Shoot 'em on sight
Why are feral hogs a problem?
These domestic hogs gone wild degrade wildlife habitat and private property, compete with native wildlife for food, and can pose a threat to humans, pets and domestic livestock through the spread of disease.
They spread devastating diseases to people, livestock and pets
In other states, feral hogs are known to carry diseases such as swine brucellosis, pseudo-rabies, trichinosis and leptospirosis. Recently, the Centers for Disease Control reported that several hunters contracted Brucella suis infection as a result of field-dressing kills made in the southeastern part of the nation.
They destroy habitat and young wildlife
Just like their domestic cousins, feral hogs spend a lot of time rooting and wallowing. This behavior contributes to soil erosion, reduces water quality and damages agricultural crops and hay fields. It also destroys sensitive natural areas such as glades, fens and springs.
Hogs have a keen sense of smell and are opportunistic feeders. They forage heavily on acorns, competing with native species such as deer and turkeys for this important fall food. They commonly eat the eggs of ground nesting-birds and have been reported to kill and eat fawns.
How did the problem arise?
Several counties south of I-44 have had feral hogs roaming the countryside since the days of open range. These populations were isolated and kept in check by local hunting efforts.
The situation took a wrong turn in the 1990s when hog hunting for recreation began to gain popularity. Groups started raising and promoting European wild boar as a form of alternative agriculture and for hunting on licensed shooting areas. It wasn’t long before many of these hogs escaped or were intentionally released on public land.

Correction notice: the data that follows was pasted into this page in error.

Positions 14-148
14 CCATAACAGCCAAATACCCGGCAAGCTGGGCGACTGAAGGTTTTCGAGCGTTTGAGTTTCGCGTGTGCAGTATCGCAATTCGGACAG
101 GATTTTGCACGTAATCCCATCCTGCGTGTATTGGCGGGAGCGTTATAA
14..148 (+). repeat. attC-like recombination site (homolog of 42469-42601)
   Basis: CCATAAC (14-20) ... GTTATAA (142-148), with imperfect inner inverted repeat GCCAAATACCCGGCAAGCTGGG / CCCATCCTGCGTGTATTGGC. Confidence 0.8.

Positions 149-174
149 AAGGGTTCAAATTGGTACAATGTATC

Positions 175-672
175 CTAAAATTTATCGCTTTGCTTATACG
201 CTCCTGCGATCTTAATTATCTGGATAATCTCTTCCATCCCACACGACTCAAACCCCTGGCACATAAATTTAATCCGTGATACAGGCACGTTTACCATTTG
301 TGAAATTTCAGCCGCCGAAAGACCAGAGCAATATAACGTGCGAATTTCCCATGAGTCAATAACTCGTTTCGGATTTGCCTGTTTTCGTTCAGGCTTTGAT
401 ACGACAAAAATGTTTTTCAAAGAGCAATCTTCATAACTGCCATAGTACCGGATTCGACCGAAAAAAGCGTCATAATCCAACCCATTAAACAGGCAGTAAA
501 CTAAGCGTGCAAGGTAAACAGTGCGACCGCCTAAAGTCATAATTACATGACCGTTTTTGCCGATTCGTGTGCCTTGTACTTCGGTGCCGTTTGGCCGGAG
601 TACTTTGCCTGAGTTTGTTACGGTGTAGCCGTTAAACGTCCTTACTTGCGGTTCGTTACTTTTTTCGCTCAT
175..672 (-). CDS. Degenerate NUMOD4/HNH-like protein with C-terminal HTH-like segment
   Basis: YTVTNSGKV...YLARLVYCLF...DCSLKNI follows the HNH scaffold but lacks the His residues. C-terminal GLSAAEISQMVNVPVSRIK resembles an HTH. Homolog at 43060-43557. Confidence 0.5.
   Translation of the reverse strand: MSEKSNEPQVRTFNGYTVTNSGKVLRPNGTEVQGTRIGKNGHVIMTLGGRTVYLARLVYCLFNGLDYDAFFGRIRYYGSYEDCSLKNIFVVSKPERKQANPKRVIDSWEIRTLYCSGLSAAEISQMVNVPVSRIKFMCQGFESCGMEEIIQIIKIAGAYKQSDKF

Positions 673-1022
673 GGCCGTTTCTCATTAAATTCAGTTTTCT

Because feral hogs are highly adaptable and prolific breeders, their numbers started growing at an alarming rate. By 2000, the Conservation Department was receiving damage complaints from private landowners.
Today feral hog populations are established in over 20 south Missouri counties and sightings of feral hogs occur across the state.
How can we fix the problem?
Controlling feral hogs is difficult. Populations are small, isolated and usually found in the remote, rugged terrain of the Ozarks, making locating and harvesting the hogs tricky. Adding to the problem of eradication is a growing occurrence of illegal-hog releases across the state.
There is hope, however. Concentrated shooting and trapping efforts by state and federal employees, private landowners and recreational hunters have brought some success. And while most outdoor enthusiasts do not target feral hogs specifically, opportunities exist for deer, turkey and other hunters to harvest hogs while pursuing other game.
Overall, private landowners are taking care of their own property. Help is needed to control hogs on public lands.
In Missouri, feral hogs may be taken in any number throughout the year. During most of the year, no permit is required and any method (including baiting and the use of dogs) is allowed. However, special restrictions apply during the fall firearms deer and turkey seasons. Refer to the current Fall Deer and Turkey Hunting Regulations for specific information.
The Conservation Department asks that all hunters who encounter a feral hog shoot it on sight. Doing so will reduce the feral hog population and keep the spread of this destructive pest in check.